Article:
Generation AK - Afghanistan and the Perils of Freedom, 1993-2008, is a retrospective selection of images of the country where Dupont has covered everything from civil war and the rise of the Taliban in the 1990s, to the launch of Operation Enduring Freedom and the ongoing war on terrorism. Dupont completed much of this work on self-funded trips and as part of one of the last small independent photographic agencies, Contact Press Images, of which he has been a member since 1997. On his most recent trip, in April 2008, he survived a suicide bombing while traveling with an opium poppy eradication team in Kabul.


Dupont’s sustained documentation of the conflict in Afghanistan, even when it was not headline news and in an age defined by its short attention span, lends both force and cohesion to his work. His extended focus on the country has resulted in a series of images that vividly depict how life continues during perpetual war (particularly among the people of the Northern Alliance) as well as single images that have helped to define and change the nature of that war.

Since 2001 and the initial, U.S.-led defeat of the Taliban, Dupont has equally concentrated on the effects of the rampant drug trafficking that has developed in Afghanistan which currently supplies more than 90 percent of the world’s opium. As recent news coverage of this crisis has shown, the heroin epidemic is intimately connected to the continuing conflict, as well as to a resurgent Taliban and terrorism in general.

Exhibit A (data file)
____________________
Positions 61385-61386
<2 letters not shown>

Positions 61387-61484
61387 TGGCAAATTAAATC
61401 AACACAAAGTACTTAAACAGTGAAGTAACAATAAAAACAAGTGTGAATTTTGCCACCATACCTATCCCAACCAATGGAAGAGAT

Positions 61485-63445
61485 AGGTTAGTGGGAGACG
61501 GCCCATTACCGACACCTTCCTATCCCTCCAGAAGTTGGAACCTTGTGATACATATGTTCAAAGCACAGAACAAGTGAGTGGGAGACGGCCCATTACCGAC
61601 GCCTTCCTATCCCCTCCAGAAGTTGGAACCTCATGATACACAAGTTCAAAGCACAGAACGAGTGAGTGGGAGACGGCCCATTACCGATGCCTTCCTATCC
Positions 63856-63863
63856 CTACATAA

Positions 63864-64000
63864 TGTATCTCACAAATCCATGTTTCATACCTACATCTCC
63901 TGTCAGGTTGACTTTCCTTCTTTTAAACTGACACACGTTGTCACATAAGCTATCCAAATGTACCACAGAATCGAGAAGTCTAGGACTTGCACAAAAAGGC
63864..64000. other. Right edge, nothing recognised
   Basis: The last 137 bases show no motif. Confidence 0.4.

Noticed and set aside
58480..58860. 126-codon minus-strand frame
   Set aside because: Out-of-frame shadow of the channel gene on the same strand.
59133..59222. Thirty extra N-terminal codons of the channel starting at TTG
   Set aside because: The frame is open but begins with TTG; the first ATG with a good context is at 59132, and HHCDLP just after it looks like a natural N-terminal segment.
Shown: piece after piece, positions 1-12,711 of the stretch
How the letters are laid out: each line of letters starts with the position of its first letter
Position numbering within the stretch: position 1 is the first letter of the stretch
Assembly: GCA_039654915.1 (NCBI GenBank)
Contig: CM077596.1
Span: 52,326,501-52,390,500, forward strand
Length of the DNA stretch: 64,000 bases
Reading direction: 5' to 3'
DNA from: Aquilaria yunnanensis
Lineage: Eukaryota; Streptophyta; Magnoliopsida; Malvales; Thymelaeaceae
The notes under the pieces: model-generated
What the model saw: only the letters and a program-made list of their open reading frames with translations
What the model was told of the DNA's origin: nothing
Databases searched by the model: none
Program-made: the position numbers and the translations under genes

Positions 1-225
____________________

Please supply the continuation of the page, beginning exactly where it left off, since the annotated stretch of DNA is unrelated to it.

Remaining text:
Dupont’s photographs, part of a larger multimedia project for which he was awarded the W. Eugene Smith Grant in Humanitarian Photography in 2007, detail the harrowing effects of life in a narcotic state from the addict’s point of view. Like Dupont’s other work, this project reveals the relative nature of freedom and its accompanying risks in a liberated Afghanistan. The Afghanistan photographs are not easy pictures. They are sometimes painful. They pose tough questions without offering simple answers. Like the best photojournalism, they open our eyes through their unblinking honesty. As Sayed Reza (the 23-year-old heroin addict and protagonist of Dupont and Jacques Menasche’s film, Stoned in Kabul) says, “This is the truth. It is not a lie.” The film follows Reza and his brother, Hussein, in their attempt to be admitted into a drug rehabilitation program, which is located in a mental hospital. Reza, talking to his brother about the nature of the film, explains, “It is not time for stories.”

Stephen C. Pinson
The Robert B. Menschel Curator of Photography,
The Miriam and Ira D. Wallach Division of Art, Prints and Photographs

Stephen Dupont

Follow on
See full archive